Age-Related Development of Cardiac Remodeling and Dysfunction in Young Black and White Adults: The Coronary Artery Risk Development in Young Adults Study

Amanda M. Perak, Sadiya S. Khan, Laura A. Colangelo, Samuel S. Gidding, Anderson C. Armstrong, Cora E. Lewis, Jared P. Reis, Pamela J. Schreiner, Stephen Sidney, Joao A.C. Lima, Donald M. Lloyd-Jones

Research output: Contribution to journalArticlepeer-review

Abstract

Background: Little is known about the timing of preclinical heart failure (HF) development, particularly among blacks. The primary aims of this study were to delineate age-related left ventricular (LV) structure and function evolution in a biracial cohort and to test the hypothesis that young-adult LV parameters within normative ranges would be associated with incident stage B–defining LV abnormalities over 25 years, independent of cumulative risk factor burden. Methods: Data from the Coronary Artery Risk Development in Young Adults study were analyzed. Participants (n = 2,833) had a mean baseline age of 30.1 years; 45% were black, and 56% were women. Generalized estimating equation logistic regression was used to estimate age-related probabilities of stage B LV abnormalities (remodeling, hypertrophy, or dysfunction) and logistic regression to examine risk factor–adjusted associations between baseline LV parameters and incident abnormalities. Cox regression was used to assess whether baseline LV parameters associated with incident stage B LV abnormalities were also associated with incident clinical (stage C/D) HF events over >25 years’ follow-up. Results: Probabilities of stage B LV abnormalities at ages 25 and 60 years were 10.5% (95% CI, 9.4%–11.8%) and 45.0% (95% CI, 42.0%–48.1%), with significant race-sex disparities (e.g., at age 60, black men 52.7% [95% CI, 44.9%–60.3%], black women 59.4% [95% CI, 53.6%–65.0%], white men 39.1% [95% CI, 33.4%–45.0%], and white women 39.1% [95% CI, 33.9%–44.6%]). Over 25 years, baseline LV end-systolic dimension indexed to height was associated with incident systolic dysfunction (adjusted odds ratio per 1 SD higher, 2.56; 95% CI, 1.87–3.52), eccentric hypertrophy (1.34; 95% CI, 1.02–1.75), concentric hypertrophy (0.69; 95% CI, 0.51–0.91), and concentric remodeling (0.68; 95% CI, 0.58–0.79); baseline LV mass indexed to height2.7 was associated with incident eccentric hypertrophy (1.70; 95% CI, 1.25–2.32]), concentric hypertrophy (1.63; 95% CI, 1.19–2.24), and diastolic dysfunction (1.24; 95% CI, 1.01–1.52). Among the entire cohort with baseline echocardiographic data available (n = 4,097; 72 HF events), LV end-systolic dimension indexed to height and LV mass indexed to height2.7 were significantly associated with incident clinical HF (adjusted hazard ratios per 1 SD higher, 1.56 [95% CI, 1.26–1.93] and 1.42 [95% CI, 1.14–1.75], respectively). Conclusions: Stage B LV abnormalities and related racial disparities were present in young adulthood, increased with age, and were associated with baseline variation in indexed LV end-systolic dimension and mass. Baseline indexed LV end-systolic dimension and mass were also associated with incident clinical HF. Efforts to prevent the LV abnormalities underlying clinical HF should start from a young age.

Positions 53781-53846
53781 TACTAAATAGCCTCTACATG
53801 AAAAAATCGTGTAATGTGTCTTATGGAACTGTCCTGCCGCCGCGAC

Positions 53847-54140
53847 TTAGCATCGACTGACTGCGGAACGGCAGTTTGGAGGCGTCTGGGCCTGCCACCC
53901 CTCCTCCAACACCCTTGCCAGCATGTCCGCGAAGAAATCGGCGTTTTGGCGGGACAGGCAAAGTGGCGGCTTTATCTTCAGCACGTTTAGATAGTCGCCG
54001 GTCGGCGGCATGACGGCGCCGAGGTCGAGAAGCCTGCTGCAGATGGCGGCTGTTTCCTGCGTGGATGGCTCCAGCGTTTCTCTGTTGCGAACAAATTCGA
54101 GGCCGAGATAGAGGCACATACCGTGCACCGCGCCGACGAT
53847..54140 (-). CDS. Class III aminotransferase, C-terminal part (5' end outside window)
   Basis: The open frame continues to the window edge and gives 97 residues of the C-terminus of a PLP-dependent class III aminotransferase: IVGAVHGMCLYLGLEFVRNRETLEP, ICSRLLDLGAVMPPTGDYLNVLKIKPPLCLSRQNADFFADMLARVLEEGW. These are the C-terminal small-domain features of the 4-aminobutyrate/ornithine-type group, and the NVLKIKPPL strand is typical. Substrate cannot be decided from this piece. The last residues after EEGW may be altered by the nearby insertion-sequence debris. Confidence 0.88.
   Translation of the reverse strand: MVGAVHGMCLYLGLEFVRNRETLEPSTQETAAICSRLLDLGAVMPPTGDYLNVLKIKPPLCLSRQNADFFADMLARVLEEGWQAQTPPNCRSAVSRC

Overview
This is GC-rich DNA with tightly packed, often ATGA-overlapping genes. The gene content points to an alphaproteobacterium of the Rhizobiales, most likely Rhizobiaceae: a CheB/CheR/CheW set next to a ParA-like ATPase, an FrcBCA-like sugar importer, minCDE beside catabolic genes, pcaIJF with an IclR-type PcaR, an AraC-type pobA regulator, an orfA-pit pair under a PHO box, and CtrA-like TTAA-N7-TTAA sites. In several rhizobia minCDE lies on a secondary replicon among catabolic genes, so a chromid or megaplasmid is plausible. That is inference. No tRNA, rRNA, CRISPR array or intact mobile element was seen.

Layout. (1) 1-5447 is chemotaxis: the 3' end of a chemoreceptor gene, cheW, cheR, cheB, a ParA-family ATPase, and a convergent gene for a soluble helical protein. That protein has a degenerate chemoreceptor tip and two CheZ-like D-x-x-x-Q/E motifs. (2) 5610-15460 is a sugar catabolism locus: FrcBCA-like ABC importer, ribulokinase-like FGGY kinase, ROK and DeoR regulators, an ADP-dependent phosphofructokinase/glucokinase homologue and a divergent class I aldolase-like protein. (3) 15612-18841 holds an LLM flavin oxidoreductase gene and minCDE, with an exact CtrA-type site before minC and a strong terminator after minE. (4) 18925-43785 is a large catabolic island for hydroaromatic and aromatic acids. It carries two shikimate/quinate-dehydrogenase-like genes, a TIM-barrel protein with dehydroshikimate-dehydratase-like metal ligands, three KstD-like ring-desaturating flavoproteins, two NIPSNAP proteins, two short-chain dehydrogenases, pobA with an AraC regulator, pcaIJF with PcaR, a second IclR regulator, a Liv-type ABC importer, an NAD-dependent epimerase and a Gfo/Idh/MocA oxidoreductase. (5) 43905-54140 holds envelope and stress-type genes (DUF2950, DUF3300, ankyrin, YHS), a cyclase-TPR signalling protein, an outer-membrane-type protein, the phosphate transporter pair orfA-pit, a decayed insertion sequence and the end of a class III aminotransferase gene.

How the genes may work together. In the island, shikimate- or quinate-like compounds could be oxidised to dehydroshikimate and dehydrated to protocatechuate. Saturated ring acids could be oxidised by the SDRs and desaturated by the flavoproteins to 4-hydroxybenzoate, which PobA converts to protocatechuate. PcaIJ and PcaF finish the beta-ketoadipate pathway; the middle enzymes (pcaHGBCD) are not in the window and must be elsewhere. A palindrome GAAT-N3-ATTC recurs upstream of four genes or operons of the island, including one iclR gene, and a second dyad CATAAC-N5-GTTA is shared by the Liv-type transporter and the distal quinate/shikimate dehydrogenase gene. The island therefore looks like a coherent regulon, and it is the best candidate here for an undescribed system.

Original languageEnglish (US)
JournalJournal of the American Society of Echocardiography
DOIs
StateAccepted/In press - 2020

Bibliographical note

Funding Information:
CARDIA is conducted and supported by the National Heart, Lung, and Blood Institute in collaboration with the University of Alabama at Birmingham ( HHSN268201800005I and HHSN268201800007I ), Northwestern University ( HHSN268201800003I ), the University of Minnesota ( HHSN268201800006I ), the Kaiser Foundation Research Institute ( HHSN268201800004I ), and the Johns Hopkins University School of Medicine ( HHSN268200900041C ). Dr. Perak was supported in part by research grants from the National Heart, Lung, and Blood Institute ( T32 HL069771 and K23 HL145101 ) and from the Northwestern University Feinberg School of Medicine Department of Pediatrics. Dr. Khan was supported in part by research grants from the National Institutes of Health ( KL2TR001424 ) and the American Heart Association ( 19TPA34890060 ). The funding sources had no role in study design; the collection, analysis or interpretation of data; writing of the report; or the decision to submit the article for publication. All authors have read and approved submission of the manuscript. The views expressed in this manuscript are those of the authors and do not necessarily represent the views of the National Heart, Lung, and Blood Institute; the National Institutes of Health; or the U.S. Department of Health and Human Services.

Keywords

  • Disparities
  • Heart failure
  • Left ventricle

PubMed: MeSH publication types

  • Journal Article

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